This Weird Test Could Predict Anxiety and Depression Before You Experience Symptoms
Your reaction to certain facial expressions could detect mental illness before it rises to the surface.
Take a look at the picture above: Does this woman come across as strong and empowered to you, or does she look angry? Perhaps seeing the photo makes you feel scared-maybe even nervous? Think about it, because scientists are now saying that your instinctual answer matters. In fact, this quick quiz may actually be a depression and anxiety stress test. (Ever Heard of Iceberg Stress? It's a Sneaky Kind of Stress and Anxiety That Could Be Ruining Your Day-to-Day.)
Recent research published in the journal Neuron revealed that your response to a photo of an angry or fearful face could predict if you're at an increased risk for depression or anxiety after stressful events. Scientists showed participants photos of faces that had been previously shown to trigger threat-related brain activity, and recorded their fear responses using MRI technology. Those who had a higher level of brain activity in their amygdala-a part of the brain where threat is detected and negative information is stored-self-reported being more likely to experience depression or anxiety after stressful life experiences. And the researchers didn't stop there: participants continued to fill out surveys every three months to report their mood. After review, the experts found that those who had greater fear response during the initial testing did in fact show greater symtpoms of depression and anxiety in response to stress for up to four years. (By the way, being scared isn't always a bad thing. Find Out When Being Scared Is a Good Thing.)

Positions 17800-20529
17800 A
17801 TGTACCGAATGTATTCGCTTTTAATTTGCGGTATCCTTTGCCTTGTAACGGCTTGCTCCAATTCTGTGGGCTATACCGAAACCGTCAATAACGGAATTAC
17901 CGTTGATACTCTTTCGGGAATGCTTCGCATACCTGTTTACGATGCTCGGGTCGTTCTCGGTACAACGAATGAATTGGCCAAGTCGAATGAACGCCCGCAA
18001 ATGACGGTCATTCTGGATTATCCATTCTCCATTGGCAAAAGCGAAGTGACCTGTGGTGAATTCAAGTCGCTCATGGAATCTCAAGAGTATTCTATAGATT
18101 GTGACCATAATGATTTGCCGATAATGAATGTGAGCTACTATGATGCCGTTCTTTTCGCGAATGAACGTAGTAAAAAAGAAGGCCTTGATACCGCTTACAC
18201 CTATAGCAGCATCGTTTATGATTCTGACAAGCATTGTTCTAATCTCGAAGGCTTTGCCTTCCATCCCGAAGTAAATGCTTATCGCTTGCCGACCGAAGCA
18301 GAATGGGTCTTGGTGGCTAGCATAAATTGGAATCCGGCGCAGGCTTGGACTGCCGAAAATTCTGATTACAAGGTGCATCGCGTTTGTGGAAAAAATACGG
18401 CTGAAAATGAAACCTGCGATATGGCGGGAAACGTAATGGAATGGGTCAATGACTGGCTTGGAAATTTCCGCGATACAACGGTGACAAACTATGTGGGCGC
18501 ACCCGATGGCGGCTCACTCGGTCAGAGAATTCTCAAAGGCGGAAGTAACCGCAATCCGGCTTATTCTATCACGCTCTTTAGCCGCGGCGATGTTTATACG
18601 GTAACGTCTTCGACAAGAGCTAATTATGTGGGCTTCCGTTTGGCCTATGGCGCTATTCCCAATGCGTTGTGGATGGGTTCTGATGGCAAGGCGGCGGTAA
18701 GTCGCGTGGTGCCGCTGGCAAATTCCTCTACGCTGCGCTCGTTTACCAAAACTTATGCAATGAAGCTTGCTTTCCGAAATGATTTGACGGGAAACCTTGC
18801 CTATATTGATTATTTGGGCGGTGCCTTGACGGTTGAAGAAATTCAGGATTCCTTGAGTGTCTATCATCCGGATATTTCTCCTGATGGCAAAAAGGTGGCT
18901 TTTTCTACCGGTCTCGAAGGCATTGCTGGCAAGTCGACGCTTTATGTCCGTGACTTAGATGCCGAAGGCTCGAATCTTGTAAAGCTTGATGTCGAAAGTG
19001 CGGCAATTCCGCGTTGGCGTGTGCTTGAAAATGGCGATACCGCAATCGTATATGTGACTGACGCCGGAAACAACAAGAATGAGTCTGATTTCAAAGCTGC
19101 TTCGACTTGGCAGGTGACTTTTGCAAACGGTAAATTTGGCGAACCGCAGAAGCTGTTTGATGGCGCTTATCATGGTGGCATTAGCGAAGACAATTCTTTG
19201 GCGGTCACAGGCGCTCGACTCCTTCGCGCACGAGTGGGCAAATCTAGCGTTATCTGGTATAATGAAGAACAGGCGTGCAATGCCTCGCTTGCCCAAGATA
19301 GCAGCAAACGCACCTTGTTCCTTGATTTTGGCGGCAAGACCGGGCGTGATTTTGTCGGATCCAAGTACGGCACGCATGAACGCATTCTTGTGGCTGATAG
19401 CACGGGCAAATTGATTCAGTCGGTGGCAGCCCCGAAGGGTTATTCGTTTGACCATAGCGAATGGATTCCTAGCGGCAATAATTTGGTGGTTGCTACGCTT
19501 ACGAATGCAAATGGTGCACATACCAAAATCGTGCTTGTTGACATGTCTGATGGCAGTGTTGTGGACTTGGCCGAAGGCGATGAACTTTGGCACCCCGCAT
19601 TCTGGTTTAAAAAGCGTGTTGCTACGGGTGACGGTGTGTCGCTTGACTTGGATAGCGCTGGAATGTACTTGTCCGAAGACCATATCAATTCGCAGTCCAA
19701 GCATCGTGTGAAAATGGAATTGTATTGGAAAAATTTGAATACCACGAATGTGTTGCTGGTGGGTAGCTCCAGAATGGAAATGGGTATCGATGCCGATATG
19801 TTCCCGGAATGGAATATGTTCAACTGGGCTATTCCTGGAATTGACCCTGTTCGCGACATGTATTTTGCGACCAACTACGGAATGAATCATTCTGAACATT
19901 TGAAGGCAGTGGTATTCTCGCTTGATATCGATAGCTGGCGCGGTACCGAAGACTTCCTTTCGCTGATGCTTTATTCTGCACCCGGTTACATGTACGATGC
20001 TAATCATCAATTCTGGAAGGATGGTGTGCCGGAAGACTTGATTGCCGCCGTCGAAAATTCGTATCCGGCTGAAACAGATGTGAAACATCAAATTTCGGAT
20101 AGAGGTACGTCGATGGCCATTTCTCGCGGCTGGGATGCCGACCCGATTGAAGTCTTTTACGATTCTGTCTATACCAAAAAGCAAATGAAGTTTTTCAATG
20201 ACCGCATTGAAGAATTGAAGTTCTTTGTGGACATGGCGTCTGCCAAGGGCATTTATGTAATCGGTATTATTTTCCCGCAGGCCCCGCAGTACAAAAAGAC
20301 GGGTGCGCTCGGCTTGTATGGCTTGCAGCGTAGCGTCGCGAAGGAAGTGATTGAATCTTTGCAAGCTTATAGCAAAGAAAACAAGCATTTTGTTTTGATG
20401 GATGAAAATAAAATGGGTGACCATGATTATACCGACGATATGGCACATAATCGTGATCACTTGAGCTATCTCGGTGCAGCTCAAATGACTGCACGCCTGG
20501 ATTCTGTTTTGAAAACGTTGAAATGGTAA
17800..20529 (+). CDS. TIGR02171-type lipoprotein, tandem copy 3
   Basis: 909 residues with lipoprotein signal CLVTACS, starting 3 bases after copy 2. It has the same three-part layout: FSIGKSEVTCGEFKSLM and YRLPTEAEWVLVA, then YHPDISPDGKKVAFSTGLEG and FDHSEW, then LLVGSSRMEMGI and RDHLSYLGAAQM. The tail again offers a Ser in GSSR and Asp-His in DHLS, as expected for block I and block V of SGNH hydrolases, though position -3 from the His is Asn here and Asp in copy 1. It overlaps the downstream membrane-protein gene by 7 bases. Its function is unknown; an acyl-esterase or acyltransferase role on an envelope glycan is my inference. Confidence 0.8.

These findings are pretty groundbreaking, as they could help predict and even prevent mental illness. What's more, they may help scientists and doctors develop treatments that target the amygdala. Proof that a picture really is worth a thousand words? We think so. (PS: If You're Feeling Stressed, Try These Anxiety-Reducing Solutions for Common Worry Traps.)